Boris Johnson has insisted no Nato allies are contemplating heeding Ukraine’s pleas to enforce a no-fly zone over the nation to prevent bombings from Vladimir Putin’s planes.
The Prime Minister again rejected Ukrainian President Volodymr Zelensky’s calls for British forces to actively join the effort, warning it would trigger a wider war with Russia.
With the invasion of Ukraine in its sixth day, Mr Johnson visited Nato members Poland and Estonia to shore up support for the defence alliance.
But he ruled out British forces fighting in Ukraine, as he faced impassioned calls for a no-fly zone to be imposed to protect civilians as a major assault on Kyiv was feared to be nearing.
Mr Johnson clarified that the UK is not actively supporting British nationals volunteering to help the defence of Ukraine, contradicting an earlier remark from Foreign Secretary Liz Truss.
“I think for any Nato member to get involved actively in conflict with Russia is a huge step which is not being contemplated by any member,” Mr Johnson stressed during a press conference against the backdrop of armoured vehicles, at the Tapa military base in Estonia.
“This is a time when miscalculation and misunderstanding is all too possible and it’s therefore crucial that we get that message over.
“When it comes to a no-fly zone in the skies above Ukraine we have to accept the reality that that involves shooting down Russian planes … that’s a very, very big step, it’s simply not on the agenda of any Nato country.
“We will not fight Russian forces in Ukraine,” he added. “Our reinforcements like these reinforcements here in Tapa are firmly within the borders of Nato members.”
Nato secretary-general Jens Stoltenberg warned that a vast column of “heavy Russian armour” moving towards Kyiv would bring “more death, more suffering and more civilian casualties”, as he stressed the need for heavy sanctions.
Estonian prime minister Kaja Kallas said troops from Kremlin-ally Belarus had entered Ukraine, adding: “There’s no doubt Belarus is a co-aggressor in this conflict.”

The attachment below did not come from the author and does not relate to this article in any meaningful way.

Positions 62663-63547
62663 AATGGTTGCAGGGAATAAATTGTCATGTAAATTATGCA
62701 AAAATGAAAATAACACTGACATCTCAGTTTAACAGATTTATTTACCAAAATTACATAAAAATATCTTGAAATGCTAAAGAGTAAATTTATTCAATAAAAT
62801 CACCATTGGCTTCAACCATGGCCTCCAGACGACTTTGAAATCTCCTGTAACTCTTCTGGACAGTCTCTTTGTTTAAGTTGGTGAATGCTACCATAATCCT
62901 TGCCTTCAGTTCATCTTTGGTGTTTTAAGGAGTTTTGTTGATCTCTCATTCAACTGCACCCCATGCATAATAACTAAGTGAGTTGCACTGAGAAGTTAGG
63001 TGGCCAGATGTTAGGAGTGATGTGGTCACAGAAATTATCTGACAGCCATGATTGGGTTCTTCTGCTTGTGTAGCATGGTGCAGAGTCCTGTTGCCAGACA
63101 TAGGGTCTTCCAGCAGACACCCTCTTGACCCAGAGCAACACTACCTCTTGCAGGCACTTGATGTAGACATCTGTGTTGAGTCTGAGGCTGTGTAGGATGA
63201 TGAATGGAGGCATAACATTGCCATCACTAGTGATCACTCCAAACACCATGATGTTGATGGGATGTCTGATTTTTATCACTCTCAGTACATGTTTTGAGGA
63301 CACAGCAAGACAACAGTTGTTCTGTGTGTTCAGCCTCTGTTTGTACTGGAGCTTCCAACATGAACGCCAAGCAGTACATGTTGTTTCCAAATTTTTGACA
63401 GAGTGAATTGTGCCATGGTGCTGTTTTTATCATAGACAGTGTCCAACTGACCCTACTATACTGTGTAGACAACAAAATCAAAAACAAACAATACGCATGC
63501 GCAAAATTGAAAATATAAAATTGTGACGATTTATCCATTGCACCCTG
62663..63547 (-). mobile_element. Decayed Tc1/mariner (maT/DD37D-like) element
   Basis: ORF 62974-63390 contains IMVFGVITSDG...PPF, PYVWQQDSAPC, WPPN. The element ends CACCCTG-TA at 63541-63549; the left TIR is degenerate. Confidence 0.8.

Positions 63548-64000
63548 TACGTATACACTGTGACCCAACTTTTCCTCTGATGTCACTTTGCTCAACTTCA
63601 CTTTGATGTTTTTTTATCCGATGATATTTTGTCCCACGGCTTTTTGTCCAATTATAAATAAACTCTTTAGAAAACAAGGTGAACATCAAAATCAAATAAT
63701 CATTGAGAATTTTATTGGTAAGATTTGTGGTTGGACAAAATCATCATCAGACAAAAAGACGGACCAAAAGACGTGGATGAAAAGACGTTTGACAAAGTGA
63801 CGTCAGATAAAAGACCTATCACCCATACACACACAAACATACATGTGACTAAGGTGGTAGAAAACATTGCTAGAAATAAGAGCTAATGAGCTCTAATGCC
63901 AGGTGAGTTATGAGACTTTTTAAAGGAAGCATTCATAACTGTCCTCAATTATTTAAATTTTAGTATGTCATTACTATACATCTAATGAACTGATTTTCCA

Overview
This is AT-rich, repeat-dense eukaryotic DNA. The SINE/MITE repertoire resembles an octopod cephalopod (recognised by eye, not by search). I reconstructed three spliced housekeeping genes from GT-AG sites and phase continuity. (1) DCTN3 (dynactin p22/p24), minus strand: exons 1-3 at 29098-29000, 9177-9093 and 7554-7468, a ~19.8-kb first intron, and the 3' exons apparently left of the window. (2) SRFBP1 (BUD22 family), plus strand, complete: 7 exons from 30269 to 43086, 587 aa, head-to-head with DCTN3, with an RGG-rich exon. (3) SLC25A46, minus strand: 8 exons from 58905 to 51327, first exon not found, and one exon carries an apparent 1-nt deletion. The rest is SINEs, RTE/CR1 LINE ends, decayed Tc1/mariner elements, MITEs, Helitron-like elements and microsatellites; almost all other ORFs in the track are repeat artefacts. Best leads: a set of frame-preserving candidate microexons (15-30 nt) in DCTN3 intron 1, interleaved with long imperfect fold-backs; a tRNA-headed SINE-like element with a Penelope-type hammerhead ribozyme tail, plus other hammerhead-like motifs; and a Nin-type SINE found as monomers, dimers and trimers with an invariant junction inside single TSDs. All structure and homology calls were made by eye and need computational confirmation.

In an earlier visit to Warsaw, Poland, a Ukrainian journalist who fled over the border made an impassioned plea for Mr Johnson to assist with a no-fly zone.
Daria Kaleniuk, the executive director of the Anti-Corruption Action Centre civil society organisation, said: “Nato is not willing to defend because Nato is afraid of World War Three, but it’s already started and it’s Ukrainian children who are there taking the hit.”
Mr Johnson apologised as he ruled out the move, having blamed Mr Putin’s regime for “barbaric and indiscriminate” violence against Ukrainian citizens.
The Prime Minister said evidence of Mr Putin’s attacks on civilians could be used in a future trial at the International Criminal Court.
Mr Johnson committed to doing more to allow Ukrainians to come to the UK, with around 200,000 eligible under an expanded route for people to bring family members in.
“What we are going to do is we are extending the family scheme so that actually very considerable numbers would be eligible … you could be talking about a couple of hundred thousand, maybe more,” he said.
“Additionally, we are going to have a humanitarian scheme and then a scheme by which UK companies and citizens can sponsor individual Ukrainians to come to the UK.”
While the Prime Minister was in the air on the way back to Britain, the UK Government announced a further £80 million in aid for Ukraine.
The funding will be used to save lives, protect vulnerable people inside the country and in the wider region, and to tackle the growing humanitarian crisis, the Foreign, Commonwealth and Development Office (FCDO) announced.
The department said it takes the UK’s overall aid support during the current crisis to £220 million.
The FCDO also announced an additional economic strike will be applied against the Russian Central Bank and the state’s sovereign wealth fund in a sanction – being applied in partnership with the US and EU – that is designed to prevent Russia from using foreign reserves in ways that could allow it to lessen the financial impact of global measures on its economy.
Satellite images showed the extent of the Russian forces massing around Kyiv, with a column of armoured vehicles, tanks, artillery and support vehicles stretching 40 miles.
That force was 17 miles from the capital on Monday.
Ukraine has already accused Moscow of war crimes by bombarding civilian areas in the second city of Kharkiv.
But Western leaders fear that the Russian president could order more “barbaric” tactics, with intelligence suggesting the advance on Kyiv has made little progress, probably due to logistical problems.
Meanwhile, there was a mass walkout of diplomats from the UN Human Rights Council when a speech from Russian foreign minister Sergei Lavrov began.
UK Foreign Secretary Liz Truss said Mr Lavrov’s statement was “full of disinformation” and did not deserve the attention of other members.
“Russia is isolated and should be ashamed to sit in the UN chamber,” she said.
During her own speech to the Geneva meeting, Ms Truss said: “Putin is responsible for civilian casualties and over 500,000 people fleeing with the numbers still rising fast. The blood is on Putin’s hands – not just of innocent Ukrainians, but the men he has sent to die.”